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Spirometry monitoring in the detection of bronchiolitis obliterans in flavor manufacturing workers.

Authors
Bailey-R; Sahakian-N; Kanwal-R; Israel-L; Kreiss-K
Source
Am J Respir Crit Care Med 2008 Apr; 177(Meeting Abstracts):A164
NIOSHTIC No.
20034644
Abstract
Background: Bronchiolitis obliterans (BO) associated with diacetyl, in artificial butter and other flavorings, occurs in workplaces without effective exposure controls. Methods: The National Institute for Occupational Safety and Health initiated a spirometry monitoring program for a flavor manufacturing company. We used a volume spirometer interfaced to a personal computer and administered a bronchodilator to assess reversibility of airways obstruction. Surveys occurred in October 2006 and March 2007. Results: Among 14 workers with current or past flavor manufacturing experience, initial spirometry revealed severe fixed airways obstruction, later confirmed as BO, in a 37-year-old never-smoker. He developed shortness of breath and cough 1 and 4 years, respectively, after beginning work in powder production. He added diacetyl and other ingredients to powder flavorings, monitored blending operations, and packaged finished products. His work tenure included 6 years in powder production, then approximately 5.5 years in liquid production, followed by less than 1 year in the warehouse due to debilitating respiratory symptoms. Spirometry tests 4.5 months later revealed that a 25-year-old asymptomatic worker had progressed from borderline to mild fixed airways obstruction after a 1 liter drop in FEV1. He had a 2 pack-year smoking history. He worked approximately 3 months in powder production and 21 months in liquid production. High-resolution computed tomography showed expiratory air trapping. With exposure cessation, both workers had stable FEV1 on follow-up. Conclusions: Serial spirometry identified a prevalent and an incident case of flavor-related BO. Exposure controls, respiratory protection, and serial spirometry, with removal of those with large decrements or abnormalities, are necessary to protect flavoring workers from permanent, severe disability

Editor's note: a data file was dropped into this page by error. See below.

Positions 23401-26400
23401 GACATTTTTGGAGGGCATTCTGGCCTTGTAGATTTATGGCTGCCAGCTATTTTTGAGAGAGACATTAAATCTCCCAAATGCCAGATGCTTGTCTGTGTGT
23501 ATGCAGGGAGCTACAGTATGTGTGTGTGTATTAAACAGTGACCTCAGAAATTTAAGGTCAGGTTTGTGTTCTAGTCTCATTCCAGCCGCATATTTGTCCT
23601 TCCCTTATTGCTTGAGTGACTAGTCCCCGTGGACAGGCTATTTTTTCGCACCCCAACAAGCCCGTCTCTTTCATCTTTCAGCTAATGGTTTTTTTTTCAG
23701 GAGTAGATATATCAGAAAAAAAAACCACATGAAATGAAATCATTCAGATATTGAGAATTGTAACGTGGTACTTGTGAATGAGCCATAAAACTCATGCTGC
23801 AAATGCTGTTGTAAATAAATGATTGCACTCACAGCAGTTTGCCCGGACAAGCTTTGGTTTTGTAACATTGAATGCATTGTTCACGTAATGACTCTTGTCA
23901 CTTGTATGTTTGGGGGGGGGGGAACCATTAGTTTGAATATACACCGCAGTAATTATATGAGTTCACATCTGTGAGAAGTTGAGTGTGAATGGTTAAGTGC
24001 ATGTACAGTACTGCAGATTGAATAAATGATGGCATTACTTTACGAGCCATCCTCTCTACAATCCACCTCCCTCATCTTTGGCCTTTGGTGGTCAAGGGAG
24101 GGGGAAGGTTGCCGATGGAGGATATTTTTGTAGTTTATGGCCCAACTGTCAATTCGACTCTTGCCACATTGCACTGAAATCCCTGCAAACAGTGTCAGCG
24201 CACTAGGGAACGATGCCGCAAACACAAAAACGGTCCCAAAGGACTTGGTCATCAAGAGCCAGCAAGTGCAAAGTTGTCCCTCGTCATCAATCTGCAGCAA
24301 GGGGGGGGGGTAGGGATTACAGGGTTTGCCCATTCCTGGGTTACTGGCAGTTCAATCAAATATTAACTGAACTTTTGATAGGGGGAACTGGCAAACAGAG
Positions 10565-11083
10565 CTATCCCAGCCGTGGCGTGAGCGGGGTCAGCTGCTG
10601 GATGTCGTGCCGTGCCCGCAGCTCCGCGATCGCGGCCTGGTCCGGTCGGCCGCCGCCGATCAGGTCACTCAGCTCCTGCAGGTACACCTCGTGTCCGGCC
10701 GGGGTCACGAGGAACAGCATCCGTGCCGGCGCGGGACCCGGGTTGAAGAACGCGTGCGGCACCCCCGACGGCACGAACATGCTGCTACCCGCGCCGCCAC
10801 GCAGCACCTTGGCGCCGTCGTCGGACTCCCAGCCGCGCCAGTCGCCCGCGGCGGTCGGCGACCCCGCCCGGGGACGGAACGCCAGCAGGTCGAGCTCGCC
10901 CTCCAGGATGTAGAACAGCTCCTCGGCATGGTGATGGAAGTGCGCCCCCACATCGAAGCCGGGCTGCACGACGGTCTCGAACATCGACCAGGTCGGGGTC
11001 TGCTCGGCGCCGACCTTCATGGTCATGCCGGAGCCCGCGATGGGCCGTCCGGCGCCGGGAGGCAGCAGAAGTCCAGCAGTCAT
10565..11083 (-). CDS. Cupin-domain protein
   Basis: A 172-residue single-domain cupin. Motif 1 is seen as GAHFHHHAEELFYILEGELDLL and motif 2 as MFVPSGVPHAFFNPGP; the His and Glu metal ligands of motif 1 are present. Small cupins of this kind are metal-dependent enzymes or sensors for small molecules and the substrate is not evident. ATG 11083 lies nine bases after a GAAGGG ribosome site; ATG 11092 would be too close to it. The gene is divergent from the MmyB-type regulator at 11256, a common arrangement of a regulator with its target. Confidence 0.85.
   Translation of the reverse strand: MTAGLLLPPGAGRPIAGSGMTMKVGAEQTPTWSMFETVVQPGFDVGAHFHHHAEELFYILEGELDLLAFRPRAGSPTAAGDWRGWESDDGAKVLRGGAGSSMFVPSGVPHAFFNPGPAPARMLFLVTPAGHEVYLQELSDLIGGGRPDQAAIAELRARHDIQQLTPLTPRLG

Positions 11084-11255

Keywords
Respiratory-system-disorders; Pulmonary-system-disorders; Pulmonary-system; Pulmonary-function; Pulmonary-disorders; Food-additives; Food-processing-workers; Food-processing; Pulmonary-function; Pulmonary-function-tests; Humans
CODEN
AJCMED
CAS No.
431-03-8
Publication Date
20080401
Document Type
Abstract
Fiscal Year
2008
NTIS Accession No.
NTIS Price
ISSN
1073-449X
NIOSH Division
DRDS
Source Name
American Journal of Respiratory and Critical Care Medicine
State
WV; CA
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